But we can tell some things for sure. For example, we know that a full moon happens when the Moon and Sun are on the opposite sides of the Earth. And we know that the Moon’s orbit around the Earth is not a perfect circle; instead it is an ellipse that slowly moves around the Earth. Since an ellipse has a part that comes closer to the Earth and a part that is farther away, sometimes the full moon happens farther away from the Earth and sometimes it happens closer. Things being what they are, most of the time the full moon happens farther away. But when it happens close to the Earth (what astronomy wonks call perigee {“close to Earth” in Greek}), we get a Supermoon.

The Earth-Moon system, draw to scale. Notice how the Moon's orbit is slightly elliptic.

The Earth-Moon system, draw to scale. Notice how the Moon’s orbit is slightly elliptic.

How super is a Supermoon? Not very. Because the Moon’s orbit is an almost perfect ellipse, the Supermoon is only about 14% larger than a normal full moon. Unless you are very, very observant you’ll never notice the difference. You can see the exact difference in the images below. This first image shows a full Moon over China, taken by Expedition 48 Commander Jeff Williams on the ISS. The second image shows what a Supermoon would look like.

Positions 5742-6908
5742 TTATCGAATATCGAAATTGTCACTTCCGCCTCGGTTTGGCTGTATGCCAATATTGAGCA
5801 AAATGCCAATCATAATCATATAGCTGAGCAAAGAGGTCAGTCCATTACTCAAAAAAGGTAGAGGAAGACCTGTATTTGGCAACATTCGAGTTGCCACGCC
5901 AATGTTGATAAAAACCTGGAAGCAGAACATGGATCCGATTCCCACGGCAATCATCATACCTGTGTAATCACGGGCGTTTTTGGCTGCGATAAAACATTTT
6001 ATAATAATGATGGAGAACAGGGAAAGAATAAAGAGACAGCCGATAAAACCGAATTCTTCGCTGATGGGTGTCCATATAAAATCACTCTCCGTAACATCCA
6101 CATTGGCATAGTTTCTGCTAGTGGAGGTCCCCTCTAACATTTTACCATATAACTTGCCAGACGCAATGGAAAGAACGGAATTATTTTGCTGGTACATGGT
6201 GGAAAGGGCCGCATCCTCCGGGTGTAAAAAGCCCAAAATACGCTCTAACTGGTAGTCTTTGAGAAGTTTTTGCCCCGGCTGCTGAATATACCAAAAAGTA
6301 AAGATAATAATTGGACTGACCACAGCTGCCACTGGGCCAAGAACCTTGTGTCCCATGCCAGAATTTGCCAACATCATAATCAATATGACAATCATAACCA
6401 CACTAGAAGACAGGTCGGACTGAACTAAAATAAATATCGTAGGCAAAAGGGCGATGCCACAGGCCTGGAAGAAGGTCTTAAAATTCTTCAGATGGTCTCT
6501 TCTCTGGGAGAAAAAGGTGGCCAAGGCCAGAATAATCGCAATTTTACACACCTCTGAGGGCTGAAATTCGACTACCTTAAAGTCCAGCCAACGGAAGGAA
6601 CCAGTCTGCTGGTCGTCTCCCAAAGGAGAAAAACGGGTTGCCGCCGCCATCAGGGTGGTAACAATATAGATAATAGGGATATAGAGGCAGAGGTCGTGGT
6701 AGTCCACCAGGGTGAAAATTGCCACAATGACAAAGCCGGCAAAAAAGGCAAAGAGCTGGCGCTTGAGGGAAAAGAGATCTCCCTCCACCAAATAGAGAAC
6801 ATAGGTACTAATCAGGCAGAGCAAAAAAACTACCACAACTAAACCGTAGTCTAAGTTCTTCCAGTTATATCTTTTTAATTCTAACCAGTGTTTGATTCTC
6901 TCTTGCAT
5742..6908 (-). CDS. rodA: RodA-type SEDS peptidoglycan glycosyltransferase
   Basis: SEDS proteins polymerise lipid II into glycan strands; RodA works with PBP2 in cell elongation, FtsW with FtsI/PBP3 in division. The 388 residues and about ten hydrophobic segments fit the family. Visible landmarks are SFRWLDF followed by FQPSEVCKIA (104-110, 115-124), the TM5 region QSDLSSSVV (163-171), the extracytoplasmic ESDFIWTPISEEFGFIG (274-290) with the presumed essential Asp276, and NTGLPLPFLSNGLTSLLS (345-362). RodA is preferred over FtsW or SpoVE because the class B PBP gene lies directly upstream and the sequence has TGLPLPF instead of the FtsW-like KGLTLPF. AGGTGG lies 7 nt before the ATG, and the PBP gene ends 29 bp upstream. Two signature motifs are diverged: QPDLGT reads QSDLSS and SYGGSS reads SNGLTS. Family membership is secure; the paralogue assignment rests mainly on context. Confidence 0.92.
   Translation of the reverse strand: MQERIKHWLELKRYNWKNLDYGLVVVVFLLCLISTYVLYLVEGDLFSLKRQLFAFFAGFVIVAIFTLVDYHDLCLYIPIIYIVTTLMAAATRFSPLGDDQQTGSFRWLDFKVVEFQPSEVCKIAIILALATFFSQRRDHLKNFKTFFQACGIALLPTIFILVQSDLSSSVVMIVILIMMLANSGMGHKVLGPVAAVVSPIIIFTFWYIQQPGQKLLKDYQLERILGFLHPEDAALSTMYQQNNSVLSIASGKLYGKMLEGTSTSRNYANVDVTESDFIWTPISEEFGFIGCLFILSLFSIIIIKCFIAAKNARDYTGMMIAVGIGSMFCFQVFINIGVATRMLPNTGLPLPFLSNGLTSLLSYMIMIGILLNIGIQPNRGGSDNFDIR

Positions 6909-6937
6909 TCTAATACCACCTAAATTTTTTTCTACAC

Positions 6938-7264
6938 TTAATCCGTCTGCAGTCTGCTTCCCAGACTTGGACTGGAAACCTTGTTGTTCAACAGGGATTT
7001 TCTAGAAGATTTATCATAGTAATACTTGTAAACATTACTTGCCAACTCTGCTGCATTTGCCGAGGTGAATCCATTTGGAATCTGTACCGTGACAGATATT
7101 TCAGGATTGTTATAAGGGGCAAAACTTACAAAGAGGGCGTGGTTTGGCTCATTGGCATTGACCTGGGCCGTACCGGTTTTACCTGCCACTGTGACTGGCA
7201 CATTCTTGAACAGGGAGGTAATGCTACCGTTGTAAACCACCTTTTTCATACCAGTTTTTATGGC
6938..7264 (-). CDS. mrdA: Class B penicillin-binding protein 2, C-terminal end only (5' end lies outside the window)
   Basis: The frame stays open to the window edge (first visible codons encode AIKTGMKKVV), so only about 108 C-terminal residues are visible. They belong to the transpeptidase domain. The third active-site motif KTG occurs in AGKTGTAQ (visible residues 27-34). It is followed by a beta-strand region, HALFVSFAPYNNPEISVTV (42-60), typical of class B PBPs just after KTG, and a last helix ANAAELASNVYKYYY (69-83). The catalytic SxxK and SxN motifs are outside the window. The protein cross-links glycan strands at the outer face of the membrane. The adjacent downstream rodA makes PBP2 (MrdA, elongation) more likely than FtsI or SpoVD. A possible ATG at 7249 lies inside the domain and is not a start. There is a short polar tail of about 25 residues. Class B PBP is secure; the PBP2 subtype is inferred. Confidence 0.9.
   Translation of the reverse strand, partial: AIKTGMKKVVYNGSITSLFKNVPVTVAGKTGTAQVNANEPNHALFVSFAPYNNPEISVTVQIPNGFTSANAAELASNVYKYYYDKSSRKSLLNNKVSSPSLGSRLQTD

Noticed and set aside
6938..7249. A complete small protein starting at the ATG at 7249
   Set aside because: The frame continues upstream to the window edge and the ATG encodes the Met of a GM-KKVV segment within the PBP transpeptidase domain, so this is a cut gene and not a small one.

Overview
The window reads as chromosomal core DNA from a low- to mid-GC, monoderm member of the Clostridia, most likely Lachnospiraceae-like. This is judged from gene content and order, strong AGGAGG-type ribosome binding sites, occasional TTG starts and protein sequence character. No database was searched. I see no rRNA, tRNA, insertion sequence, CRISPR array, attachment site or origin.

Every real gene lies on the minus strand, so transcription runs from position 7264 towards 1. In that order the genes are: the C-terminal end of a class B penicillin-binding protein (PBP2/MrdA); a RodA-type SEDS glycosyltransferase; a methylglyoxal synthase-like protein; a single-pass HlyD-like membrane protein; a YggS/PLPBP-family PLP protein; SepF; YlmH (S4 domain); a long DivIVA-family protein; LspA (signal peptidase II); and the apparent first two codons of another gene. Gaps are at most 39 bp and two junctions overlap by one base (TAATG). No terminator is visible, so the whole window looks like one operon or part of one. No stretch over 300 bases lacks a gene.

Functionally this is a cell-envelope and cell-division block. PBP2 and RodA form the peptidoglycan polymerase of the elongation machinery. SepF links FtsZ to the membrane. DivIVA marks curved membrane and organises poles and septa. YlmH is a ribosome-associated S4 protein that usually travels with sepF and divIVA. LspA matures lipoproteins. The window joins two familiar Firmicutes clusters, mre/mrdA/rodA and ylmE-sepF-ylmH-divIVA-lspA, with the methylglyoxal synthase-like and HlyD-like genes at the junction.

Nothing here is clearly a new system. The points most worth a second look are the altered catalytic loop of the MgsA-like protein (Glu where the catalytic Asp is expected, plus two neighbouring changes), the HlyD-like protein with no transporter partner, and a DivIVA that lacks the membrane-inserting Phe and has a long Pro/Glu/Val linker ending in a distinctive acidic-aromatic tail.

A full Moon over China (Image courtesy Expedition 48 Commander Jeff Williams, NASA)

A full Moon over China
(Image courtesy Expedition 48 Commander Jeff Williams, NASA)

What a Supermoon would look like

What a Supermoon would look like (Modified image)

Now even though the Supermoon isn’t spectacular, that doesn’t mean that the Moon isn’t special. It is our nearest neighbor and can tell us a lot about how the Earth and the rest of the Solar System formed. If you’d like to get in on the fun of discovering more about the Moon, then head on over to Moon Mappers where folks just like you are telling scientists what they see on the super-duper Moon!

November 10 – Beetle Bailing

Today’s factismal: Beetles represent about 40% of all insects and 25% of all animals.